Fixing people, not houses: KU grad leaves construction behind to become a surgeon

Rising Up at KUEC: In this Q&A series, outstanding 2021 KU graduates share how the KU Edwards Campus has helped them start, advance or change their career. Meet Brendan Postle.

Brendan Postle (right) sits with girlfriend at restaurant

When Brendan Postle’s girlfriend, Maddy, was diagnosed with thyroid cancer in 2016, he channeled the helplessness he felt into motivation to pursue a career in medicine.

“She is the strongest person I have ever met, and her fight constantly inspires me,” said Postle.

As he began school at KUEC, Postle continued to work as a general contractor during the day and attended class in the evenings. He now works as an inpatient phlebotomist at Advent Health Shawnee Mission and plans to apply for medical school this summer.

Though the 31-year-old KU graduate admits to not being the most committed student in the past, his hard work and drive to become a surgeon led him to maintain a 4.0 GPA throughout his time at KU.

“Given my past academics, the counselors I spoke with at other institutions all but laughed, but it was a different story when I first met with Sandra Leppin at the KU Edwards Campus,” said Postle. “She viewed my past as an incredible story of overcoming the odds.”

Feeling like he was supported by KUEC staff and professors helped reassure Postle that his goals were attainable. Three years later, he is set to graduate in May with a bachelor’s in applied biological sciences (formerly named the bachelor's in molecular biosciences). Read on to learn more about Postle’s life-changing decision to earn his college degree.

Q: What is a typical day in your life like?

A: The start of the day for me and my girlfriend is basically determined by when our herd of three cats lets us know they are up and hungry. We normally make breakfast at home, but an occasional trip to the doughnut shop is not uncommon.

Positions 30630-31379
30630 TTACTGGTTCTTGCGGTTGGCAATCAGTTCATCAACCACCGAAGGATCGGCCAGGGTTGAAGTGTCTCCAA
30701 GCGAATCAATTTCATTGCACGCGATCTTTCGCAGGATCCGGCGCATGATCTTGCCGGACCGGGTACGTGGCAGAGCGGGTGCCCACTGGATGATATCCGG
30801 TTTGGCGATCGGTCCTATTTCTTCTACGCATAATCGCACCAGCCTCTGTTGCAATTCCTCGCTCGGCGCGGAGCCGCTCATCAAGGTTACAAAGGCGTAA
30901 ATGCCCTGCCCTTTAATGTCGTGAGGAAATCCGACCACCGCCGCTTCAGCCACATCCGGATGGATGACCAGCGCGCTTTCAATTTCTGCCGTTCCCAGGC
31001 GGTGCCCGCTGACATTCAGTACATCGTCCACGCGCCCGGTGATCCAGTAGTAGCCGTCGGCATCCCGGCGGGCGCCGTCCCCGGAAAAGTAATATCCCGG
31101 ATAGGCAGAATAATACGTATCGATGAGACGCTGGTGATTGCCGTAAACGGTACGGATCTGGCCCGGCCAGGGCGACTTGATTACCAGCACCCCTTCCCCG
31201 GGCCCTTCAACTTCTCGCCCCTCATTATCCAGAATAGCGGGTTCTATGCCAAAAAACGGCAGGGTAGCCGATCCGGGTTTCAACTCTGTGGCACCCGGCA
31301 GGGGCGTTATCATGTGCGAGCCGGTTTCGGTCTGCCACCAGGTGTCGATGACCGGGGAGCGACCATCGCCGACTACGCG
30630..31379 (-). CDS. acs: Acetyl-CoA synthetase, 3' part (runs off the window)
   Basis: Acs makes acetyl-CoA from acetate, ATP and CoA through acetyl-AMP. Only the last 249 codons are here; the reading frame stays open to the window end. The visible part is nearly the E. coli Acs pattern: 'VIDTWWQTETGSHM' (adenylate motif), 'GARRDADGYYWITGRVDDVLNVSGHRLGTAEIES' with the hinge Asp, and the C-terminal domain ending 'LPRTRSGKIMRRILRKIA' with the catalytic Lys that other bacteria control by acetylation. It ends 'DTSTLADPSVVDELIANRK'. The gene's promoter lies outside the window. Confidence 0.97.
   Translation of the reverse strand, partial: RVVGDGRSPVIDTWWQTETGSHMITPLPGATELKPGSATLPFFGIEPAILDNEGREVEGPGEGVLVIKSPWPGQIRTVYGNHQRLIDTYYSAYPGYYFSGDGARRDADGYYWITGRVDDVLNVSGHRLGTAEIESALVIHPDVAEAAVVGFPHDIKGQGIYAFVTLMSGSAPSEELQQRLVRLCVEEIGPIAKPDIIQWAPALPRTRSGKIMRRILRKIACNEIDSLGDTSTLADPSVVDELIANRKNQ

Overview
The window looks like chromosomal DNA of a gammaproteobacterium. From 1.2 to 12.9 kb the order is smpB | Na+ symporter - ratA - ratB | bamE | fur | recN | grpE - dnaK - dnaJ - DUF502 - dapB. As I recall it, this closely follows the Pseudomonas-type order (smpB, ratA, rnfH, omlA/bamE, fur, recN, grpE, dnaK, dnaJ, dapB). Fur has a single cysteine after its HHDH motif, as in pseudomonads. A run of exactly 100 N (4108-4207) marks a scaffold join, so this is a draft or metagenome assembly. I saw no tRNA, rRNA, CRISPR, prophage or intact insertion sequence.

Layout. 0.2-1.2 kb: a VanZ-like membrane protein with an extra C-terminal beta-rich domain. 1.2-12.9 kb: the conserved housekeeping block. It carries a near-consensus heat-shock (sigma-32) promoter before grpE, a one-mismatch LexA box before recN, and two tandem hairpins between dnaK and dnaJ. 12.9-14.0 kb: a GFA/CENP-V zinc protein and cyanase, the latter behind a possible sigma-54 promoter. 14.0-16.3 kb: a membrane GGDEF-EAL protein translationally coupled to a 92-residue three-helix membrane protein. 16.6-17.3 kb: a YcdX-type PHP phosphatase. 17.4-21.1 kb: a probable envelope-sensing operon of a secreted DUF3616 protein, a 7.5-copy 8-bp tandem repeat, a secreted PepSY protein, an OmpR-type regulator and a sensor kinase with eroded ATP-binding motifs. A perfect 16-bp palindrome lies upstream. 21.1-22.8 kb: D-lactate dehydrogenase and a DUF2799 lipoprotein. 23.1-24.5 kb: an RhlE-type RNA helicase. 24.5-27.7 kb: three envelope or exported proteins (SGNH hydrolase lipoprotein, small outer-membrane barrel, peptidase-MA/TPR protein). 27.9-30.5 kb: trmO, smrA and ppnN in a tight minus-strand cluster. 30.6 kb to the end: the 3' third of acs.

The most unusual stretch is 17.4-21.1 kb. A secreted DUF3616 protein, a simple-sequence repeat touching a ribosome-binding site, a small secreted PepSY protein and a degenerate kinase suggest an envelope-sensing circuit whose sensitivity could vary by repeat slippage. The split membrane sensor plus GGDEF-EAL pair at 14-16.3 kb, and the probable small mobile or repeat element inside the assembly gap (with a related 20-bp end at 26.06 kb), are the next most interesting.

My afternoons are either spent at home studying or at the hospital where I work as an inpatient phlebotomist drawing blood. Before COVID hit, I could often be found shadowing local surgeons in their operating rooms.

Most evenings we have dinner with Maddy’s family at our house or theirs before I have to leave for class. After returning home around 10:30 p.m., we unwind by watching “The Office” and talking about our days.

 Q: What makes you the happiest?

A: Although I am 10 years late to the party, I am finally about to achieve my goal of obtaining my bachelor’s degree and my dream of pursuing medical school. However, my ultimate happiness comes from being surrounded by an incredible group of family and friends that have helped and encouraged me in so many ways to get where I am today.

Q: What motivates you?

A: My girlfriend was diagnosed with thyroid cancer in 2016 and underwent a thyroidectomy, and since then she has had two reoccurrences that have required two radical neck dissections to remove cancerous lymph nodes. While the entirety of her life has been changed forever, she is the strongest person I have ever met, and her fight constantly inspires me. Although I felt helpless in 2016, I realized it did not have to be that way, and it was this incident that rekindled my desire to become a physician and set me on my current path.

Q: Why did you choose KUEC?

A: I had my eye on the molecular biosciences program at the KU Edwards Campus for years, but it was actually KU Edwards Campus that chose me. Given my past academics, the counselors I spoke with at other institutions all but laughed, but it was a different story when I first met with Sandra Leppin at KU Edwards. She viewed my past as an incredible story of overcoming the odds, and she helped set up the entirety of my three years here. Although the convenient location was a big plus, it was this meeting with Ms. Leppin that told me the Edwards Campus was the place I needed to be.

Q: How did KUEC meet your personal and/or academic needs?

A: When I first started at the KU Edwards Campus, I was running my own business as a general contractor and working full time. Being able to take classes in the evenings allowed me to put in the work needed on my job sites and not worry about missing or showing up late to class. And with the laboratories being open and accessible seven days a week, I have always been able to meet with my lab partners at the times that were convenient for all our schedules.